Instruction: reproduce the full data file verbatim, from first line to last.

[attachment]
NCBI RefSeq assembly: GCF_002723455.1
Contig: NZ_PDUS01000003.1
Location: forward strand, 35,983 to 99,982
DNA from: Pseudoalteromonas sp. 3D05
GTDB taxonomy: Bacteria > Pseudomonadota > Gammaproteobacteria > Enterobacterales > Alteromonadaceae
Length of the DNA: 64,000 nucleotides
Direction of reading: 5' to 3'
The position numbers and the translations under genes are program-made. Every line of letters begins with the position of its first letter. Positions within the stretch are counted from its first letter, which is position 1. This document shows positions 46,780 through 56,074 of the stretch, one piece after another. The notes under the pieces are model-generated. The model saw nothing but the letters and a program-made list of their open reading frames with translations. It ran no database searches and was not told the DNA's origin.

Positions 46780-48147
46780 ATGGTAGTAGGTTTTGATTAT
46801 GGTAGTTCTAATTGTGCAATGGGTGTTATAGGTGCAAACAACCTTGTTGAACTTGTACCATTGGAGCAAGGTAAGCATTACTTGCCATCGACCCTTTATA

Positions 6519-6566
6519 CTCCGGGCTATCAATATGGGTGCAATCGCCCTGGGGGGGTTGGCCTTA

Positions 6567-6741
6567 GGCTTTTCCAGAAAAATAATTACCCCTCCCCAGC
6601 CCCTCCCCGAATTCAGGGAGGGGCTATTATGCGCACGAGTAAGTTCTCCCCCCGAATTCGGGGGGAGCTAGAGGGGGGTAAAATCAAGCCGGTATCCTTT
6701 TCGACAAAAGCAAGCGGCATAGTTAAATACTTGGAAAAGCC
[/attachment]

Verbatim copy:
NCBI RefSeq assembly: GCF_002723455.1
Contig: NZ_PDUS01000003.1
Location: forward strand, 35,983 to 99,982
DNA from: Pseudoalteromonas sp. 3D05
GTDB taxonomy: Bacteria > Pseudomonadota > Gammaproteobacteria > Enterobacterales > Alteromonadaceae
Length of the DNA: 64,000 nucleotides
Direction of reading: 5' to 3'
The position numbers and the translations under genes are program-made. Every line of letters begins with the position of its first letter. Positions within the stretch are counted from its first letter, which is position 1. This document shows positions 46,780 through 56,074 of the stretch, one piece after another. The notes under the pieces are model-generated. The model saw nothing but the letters and a program-made list of their open reading frames with translations. It ran no database searches and was not told the DNA's origin.

Positions 46780-48147
46780 ATGGTAGTAGGTTTTGATTAT
46801 GGTAGTTCTAATTGTGCAATGGGTGTTATAGGTGCAAACAACCTTGTTGAACTTGTACCATTGGAGCAAGGTAAGCATTACTTGCCATCGACCCTTTATA

Positions 6519-6566
6519 CTCCGGGCTATCAATATGGGTGCAATCGCCCTGGGGGGGTTGGCCTTA

Positions 6567-6741
6567 GGCTTTTCCAGAAAAATAATTACCCCTCCCCAGC
6601 CCCTCCCCGAATTCAGGGAGGGGCTATTATGCGCACGAGTAAGTTCTCCCCCCGAATTCGGGGGGAGCTAGAGGGGGGTAAAATCAAGCCGGTATCCTTT
6701 TCGACAAAAGCAAGCGGCATAGTTAAATACTTGGAAAAGCC